Streaky bacon and pink ling

Have you tried pink ling?

So on Saturday instead of picking up two pieces of salmon I bought one piece of salmon and one piece of pink ling. I’ve been conscious that the salmon is very expensive at about $32 per kilogram while the pink ling is about half that price. I’ve never had pink ling as far as I know so I was interested in trying it out.

I assumed it could be baked just like salmon so I gave it a go. To hedge my bets I also baked some Pialligo Estate artisan bacon, knowing if the fish wasn’t too good the bacon would save the dish.

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What you need to make this dish

  • One piece of pink ling
  • Two rashers of streaky bacon from Pialligo Estate
  • Strips of capsicum
  • One avocado diced with a little olive oil

How to put it all together

  1. Add the capsicum fish and bacon onto a baking tray
  2. Cooking in an oven at 200 °C for 15 minutes
  3. Allow everything to rest for 5 minutes while preparing the avocado
  4. Plate up

Prepare for a photograph

  1. Shoot a photograph
  2. Eat the dish
  3. Think about the future of pink ling in my life
  4. Wash the dishes
  5. Write the recipe
  6. Make nice pictures using Adobe Photoshop and Adobe Lightroom
  7. Blog and Vlog (verbs)
Baked pink ling with bacon, capsicum and avocado
Baked pink ling with bacon, capsicum and avocado

How did it taste?

Well I don’t think I’ll place pink ling on my favourite list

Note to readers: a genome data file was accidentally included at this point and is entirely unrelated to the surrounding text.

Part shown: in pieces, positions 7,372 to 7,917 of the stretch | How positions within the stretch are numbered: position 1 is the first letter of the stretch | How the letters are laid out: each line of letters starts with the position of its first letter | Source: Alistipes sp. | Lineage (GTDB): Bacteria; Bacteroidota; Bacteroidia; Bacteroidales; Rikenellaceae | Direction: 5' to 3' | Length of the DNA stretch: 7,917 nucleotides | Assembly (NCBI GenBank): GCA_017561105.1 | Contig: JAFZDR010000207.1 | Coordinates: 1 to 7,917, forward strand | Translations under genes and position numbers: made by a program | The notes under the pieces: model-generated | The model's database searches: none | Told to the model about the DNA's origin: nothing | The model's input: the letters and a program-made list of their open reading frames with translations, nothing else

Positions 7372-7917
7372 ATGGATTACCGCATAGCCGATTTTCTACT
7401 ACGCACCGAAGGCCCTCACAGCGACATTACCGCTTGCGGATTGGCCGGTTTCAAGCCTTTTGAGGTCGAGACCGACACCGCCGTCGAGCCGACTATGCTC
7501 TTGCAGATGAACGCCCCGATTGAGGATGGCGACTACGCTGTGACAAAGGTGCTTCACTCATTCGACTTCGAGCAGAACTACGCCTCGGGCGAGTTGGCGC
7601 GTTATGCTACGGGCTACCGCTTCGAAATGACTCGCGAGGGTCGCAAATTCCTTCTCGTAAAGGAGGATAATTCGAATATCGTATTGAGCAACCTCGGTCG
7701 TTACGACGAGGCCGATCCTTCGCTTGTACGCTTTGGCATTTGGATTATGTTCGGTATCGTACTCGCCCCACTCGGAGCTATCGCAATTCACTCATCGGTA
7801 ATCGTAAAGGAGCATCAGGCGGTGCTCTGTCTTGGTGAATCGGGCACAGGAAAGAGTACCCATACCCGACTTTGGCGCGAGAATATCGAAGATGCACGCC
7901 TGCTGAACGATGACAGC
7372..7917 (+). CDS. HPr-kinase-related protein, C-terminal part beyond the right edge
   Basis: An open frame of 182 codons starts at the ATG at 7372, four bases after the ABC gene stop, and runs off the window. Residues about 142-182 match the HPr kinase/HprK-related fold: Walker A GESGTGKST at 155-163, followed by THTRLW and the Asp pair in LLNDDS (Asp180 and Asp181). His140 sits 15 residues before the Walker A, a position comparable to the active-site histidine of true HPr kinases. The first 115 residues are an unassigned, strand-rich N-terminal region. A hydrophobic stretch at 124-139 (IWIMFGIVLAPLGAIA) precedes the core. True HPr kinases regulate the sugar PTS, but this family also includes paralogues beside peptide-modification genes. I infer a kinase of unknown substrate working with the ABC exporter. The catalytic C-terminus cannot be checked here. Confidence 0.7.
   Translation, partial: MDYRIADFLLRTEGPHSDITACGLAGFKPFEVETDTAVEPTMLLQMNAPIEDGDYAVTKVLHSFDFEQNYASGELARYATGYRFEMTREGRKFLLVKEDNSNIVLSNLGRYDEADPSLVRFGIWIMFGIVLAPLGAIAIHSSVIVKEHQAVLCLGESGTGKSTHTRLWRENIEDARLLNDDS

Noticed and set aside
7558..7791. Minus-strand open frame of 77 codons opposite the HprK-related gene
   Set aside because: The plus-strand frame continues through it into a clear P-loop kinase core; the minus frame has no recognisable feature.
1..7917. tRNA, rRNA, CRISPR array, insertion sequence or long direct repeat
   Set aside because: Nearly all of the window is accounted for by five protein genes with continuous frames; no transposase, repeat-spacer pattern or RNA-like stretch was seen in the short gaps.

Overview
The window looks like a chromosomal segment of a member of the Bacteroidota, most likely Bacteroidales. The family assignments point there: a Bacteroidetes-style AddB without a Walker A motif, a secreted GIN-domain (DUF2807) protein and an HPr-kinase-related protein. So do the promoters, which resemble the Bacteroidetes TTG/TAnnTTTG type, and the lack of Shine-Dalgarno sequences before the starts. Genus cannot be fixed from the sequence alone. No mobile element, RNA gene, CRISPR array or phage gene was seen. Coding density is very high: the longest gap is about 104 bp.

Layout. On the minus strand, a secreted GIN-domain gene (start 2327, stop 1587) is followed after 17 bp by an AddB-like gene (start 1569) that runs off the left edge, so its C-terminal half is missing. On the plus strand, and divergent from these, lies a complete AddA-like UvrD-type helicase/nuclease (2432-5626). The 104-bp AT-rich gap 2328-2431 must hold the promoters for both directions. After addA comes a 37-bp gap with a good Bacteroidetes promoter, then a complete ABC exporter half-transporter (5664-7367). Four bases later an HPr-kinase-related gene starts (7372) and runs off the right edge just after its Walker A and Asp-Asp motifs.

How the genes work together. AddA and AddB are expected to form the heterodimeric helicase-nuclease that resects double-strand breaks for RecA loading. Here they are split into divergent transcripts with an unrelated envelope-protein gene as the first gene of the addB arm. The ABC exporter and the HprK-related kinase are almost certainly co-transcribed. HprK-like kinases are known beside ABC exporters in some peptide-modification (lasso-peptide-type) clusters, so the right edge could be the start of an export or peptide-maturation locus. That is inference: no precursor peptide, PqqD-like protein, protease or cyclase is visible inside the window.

I think I may need to cook it differently. It basically lacked taste/flavour. I needed to add some extra salt and pepper after my first bite.

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I may need to crumb it or batter it or at least pan fry it.

I was expecting it to be firm and flaky but it was soft and mushy.

The bacon was delicious as was the avocado

Final thoughts

It was an interesting experiment. Well worth doing. I won’t give up yet. I need to have a few more goes. At half the price of salmon I can afford to experiment a little with it.

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4 Responses

  1. I didn’t grow up eating many kinds of fish as a kid and as an adult I’m adding a few new fish to my repertoire. Your pink ling sounds like my response to tilapia … it’s fish but, otherwise, boring and tasteless.

    1. Genypterus blacodes Pink ling have long eel-like bodies with very small scales. They are pinkish to orange, with irregular brown bands. Their bodies are covered in a thick mucous. Whisker-like pelvic fins are positioned below the eye. The dorsal, caudal and anal fins form a continuous fin.
      Pink ling are a demersal species that inhabits the continental shelf and slope. They can be found at depths of 20‑1000 metres. Juveniles tend to occur in shallower waters than adults. Pink ling occur over a variety of substrates, from rock ground to soft sand and mud in which they burrow. Aside with some movement associated with spawning, pink ling are thought to be relatively sedentary.
      From http://www.afma.gov.au/portfolio-item/pink-ling/

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